A significant negative correlation was found between participants’ empathic concern and the difference of punishment rate across contexts (r = -0.262, p < 0.05; Figure 4), indicating that participants with low empathic tended to punish the proposer more often in the gain context compared with the loss context. Meanwhile, participants’ empathic concern was positively correlated with the difference of decision rate for compensation between contexts (r = 0.260, p < 0.05; Figure 4), indicating that participants with higher empathic concern compensated the recipients more often in the loss context compared with the gain context.

FIGURE 4
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FIGURE 4. Correlation between empathic concern and Δ Punishment rate (the difference of decision rate for Punishment between the gain and loss context) and Δ Compensation rate (the difference of decision rate for Compensation between the loss and gain context).

Discussion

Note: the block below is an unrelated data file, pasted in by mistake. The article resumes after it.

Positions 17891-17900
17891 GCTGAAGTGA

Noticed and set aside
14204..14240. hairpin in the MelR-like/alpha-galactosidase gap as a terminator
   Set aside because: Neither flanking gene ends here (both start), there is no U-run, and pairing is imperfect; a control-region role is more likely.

In the current research, we conducted three experiments to investigate third-party punishment and third-party compensation in gain and loss context. Studies 1A and 1B explored how gain and loss contexts might affect the willingness to altruistically punish a perpetrator, or to compensate a victim of unfairness, respectively. Consistent with our expectations, our results suggested that both third-party punishment and third-party compensation were stronger in loss compared to gain context. When observing the unfairness in loss context, people not only had higher rate of punishment or compensation, but also did they increase their level of punishment or compensation measured by transfer amounts. In order to directly compare third-party punishment with third-party compensation in both contexts, Study 2 instructed participants to choose one option from three instead of two alternatives. By doing so, we were able to investigate which type of third-party altruistic behavior might be preferred in the gain and loss context. To our knowledge, this is the first study investigating third-party punishment and compensation simultaneously. The current research might therefore contribute to the existing literature by introducing a paradigm that allows direct comparison between willingness of third-party punishment and willingness of third-party compensation. In line with results got from Studies 1A and 1B, Study 2 confirmed that people were more inclined to choose altruistic options (to punish or to compensate) in the loss context than the gain context. Moreover, Study 2 revealed that the likelihoods of both punishment and compensation were modulated by contexts. Participants tended to make more compensations than punishments in the loss context, and they also chose larger amount of transference for compensations than for punishments. In the gain context, on the contrary, participants tended to make more punishments than compensations, and they also transferred larger amount for punishments than for compensations. Besides, Study 2 revealed that third-party altruistic behaviors were related with individual’s empathic concern, indicating the later was correlated with individual’s between-context difference of decision rate for punishment or compensation. These results shed a new light on the literature of fairness and norms (Schroeder et al., 2003; Lotz et al., 2011) in which punishment and compensation have been studied in isolation, distinguishing and emphasizing the role of the two forms of reactions which were provided by human fairness system. The present research not only confirmed previous studies that people were willing to pay their own costs to enforce social norms (Fehr and Fischbacher, 2004; Lotz et al., 2011; Leliveld et al., 2012), but also provided the new evidences that according to the different fairness and norms contexts, human could reweigh social harms caused by unfairness and choose an altruistic behavior which is best suited to the current environment to achieve greater social value. Our results provided both theoretical and application value for the study of third-party altruistic behaviors.